Business, Finance & Economics

In oil-producing Iran, a slight hike in gas prices could cause a jump in discontent

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A man shows the damage on a gas station which was destroyed in northwest Tehran June 27, 2007.

Credit:

REUTERS/Raheb Homavandi

Until Thursday, Iranians could purchase up to 16 gallons of gas for just $0.45 per gallon. Now, they are paying $0.83 and, after the first 16 gallons, they'll pay $1.17 a gallon.

That's because the government is cutting part of the subsidy it provided for gas in an attempt to improve the economy.

While the new gas prices remain low compared to the US or Europe, for an Iranian family earning a few hundred dollars a month on average, the rise will hurt. The higher gas prices will mean higher prices on everyday items.

I remember in 2007, when I was visiting Iran, a similar price hike went into effect. I headed to my local grocer to buy a few items and noticed a higher price for eggs. I asked about the change.

“Haven’t you heard?” he said, with a surprised look on his face. “There’s been a rise on gas prices. It costs me more to get these eggs here.”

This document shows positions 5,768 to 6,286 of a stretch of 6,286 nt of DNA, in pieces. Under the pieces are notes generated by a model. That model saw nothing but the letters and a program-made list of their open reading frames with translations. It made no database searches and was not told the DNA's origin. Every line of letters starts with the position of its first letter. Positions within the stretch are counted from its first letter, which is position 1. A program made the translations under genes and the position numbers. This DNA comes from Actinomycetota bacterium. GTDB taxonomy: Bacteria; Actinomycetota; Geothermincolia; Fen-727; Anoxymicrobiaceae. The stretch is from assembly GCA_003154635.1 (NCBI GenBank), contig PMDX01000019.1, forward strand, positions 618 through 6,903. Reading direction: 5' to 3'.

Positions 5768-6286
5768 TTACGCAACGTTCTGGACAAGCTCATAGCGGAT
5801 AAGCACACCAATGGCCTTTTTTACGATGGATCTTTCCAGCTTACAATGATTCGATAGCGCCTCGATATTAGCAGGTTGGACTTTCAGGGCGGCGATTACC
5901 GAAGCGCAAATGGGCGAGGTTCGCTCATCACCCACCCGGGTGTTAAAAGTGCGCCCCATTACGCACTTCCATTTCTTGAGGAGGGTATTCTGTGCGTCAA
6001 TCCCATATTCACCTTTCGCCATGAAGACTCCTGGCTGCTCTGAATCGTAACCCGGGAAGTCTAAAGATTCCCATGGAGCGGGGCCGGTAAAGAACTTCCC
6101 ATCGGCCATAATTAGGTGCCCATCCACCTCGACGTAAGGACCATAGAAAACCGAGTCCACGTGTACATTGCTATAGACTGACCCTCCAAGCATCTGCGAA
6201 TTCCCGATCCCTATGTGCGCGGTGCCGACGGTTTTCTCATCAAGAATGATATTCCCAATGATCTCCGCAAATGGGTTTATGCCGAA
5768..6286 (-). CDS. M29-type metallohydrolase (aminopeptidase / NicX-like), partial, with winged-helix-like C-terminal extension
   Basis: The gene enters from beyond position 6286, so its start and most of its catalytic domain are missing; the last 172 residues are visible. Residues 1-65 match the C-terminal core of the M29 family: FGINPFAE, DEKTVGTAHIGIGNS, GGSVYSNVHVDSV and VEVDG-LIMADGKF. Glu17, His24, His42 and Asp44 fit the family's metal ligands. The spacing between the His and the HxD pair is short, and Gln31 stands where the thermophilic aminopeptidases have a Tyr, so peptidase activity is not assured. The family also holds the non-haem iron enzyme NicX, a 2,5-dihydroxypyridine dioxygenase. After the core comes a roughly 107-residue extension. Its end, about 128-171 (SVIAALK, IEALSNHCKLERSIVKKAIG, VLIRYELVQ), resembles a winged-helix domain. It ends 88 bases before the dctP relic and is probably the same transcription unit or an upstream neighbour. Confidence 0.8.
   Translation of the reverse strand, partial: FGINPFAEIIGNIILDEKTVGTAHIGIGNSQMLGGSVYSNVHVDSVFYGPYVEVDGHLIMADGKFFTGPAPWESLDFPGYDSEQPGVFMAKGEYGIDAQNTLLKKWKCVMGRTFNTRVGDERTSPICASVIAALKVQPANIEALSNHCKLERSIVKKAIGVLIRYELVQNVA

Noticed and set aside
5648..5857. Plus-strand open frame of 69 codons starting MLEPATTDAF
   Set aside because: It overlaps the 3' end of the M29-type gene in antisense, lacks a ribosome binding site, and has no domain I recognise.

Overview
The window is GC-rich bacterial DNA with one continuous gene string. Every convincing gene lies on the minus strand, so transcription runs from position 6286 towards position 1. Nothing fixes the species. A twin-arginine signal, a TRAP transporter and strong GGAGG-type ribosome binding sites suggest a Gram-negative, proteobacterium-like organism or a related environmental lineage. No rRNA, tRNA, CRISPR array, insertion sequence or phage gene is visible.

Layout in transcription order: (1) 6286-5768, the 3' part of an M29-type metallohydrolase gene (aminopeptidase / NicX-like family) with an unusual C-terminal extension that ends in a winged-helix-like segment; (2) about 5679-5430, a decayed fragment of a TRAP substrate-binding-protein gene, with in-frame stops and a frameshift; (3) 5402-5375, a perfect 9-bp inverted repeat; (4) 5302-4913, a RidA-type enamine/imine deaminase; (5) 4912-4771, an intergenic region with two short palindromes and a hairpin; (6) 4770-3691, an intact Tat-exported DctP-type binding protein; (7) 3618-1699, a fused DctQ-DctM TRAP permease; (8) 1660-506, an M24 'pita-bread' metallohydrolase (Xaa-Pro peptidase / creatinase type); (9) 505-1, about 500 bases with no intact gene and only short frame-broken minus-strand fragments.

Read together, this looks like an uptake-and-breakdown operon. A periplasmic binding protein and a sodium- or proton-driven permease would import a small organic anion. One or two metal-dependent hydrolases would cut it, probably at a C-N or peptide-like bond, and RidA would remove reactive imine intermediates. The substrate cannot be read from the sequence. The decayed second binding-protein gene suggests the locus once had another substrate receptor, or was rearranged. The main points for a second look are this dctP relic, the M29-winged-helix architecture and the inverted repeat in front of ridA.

Every other store I went to mentioned the rise in gas and charged me more.

As a result of that price hike in 2007, there were riots at gas stations and at least two stations were set on fire.

This time around, nothing like that has happened so far. There were only reports of long lines at gas stations on Thursday, before the higher prices took effect.

But with high inflation and high unemployment, a rise in gas prices is the last thing Iranians need. Over the past few years as Western sanctions have increased, many small businesses have either had to shut down or have struggled to stay afloat.

On top of that, Iranians have been paying more for electricity and water this year. Electricity has gone up by 24 percent and water by 20 percent.

Some, though, see the reduction in subsidies as a positive step. 

“The Iranian economy is like a patient who has suffered a heartattack, has broken an arm and a leg,” says Kamran Dadkhah, an expert on Iran's economy at Northeastern University. “And imagine the doctor discovers he has cancer, too. You have to take fast and drastic steps to save that patient."

According to Dadkhah, cutting the subsidies is a good idea in the long term and President Hasan Rouhani is taking the right steps.

However, to get the economy in good shape for the long term, he says, Iranians will have to be patient.

The price hike could turn out to be very difficult for many families — leading to less food on the table and more tightening of the already very tight belts.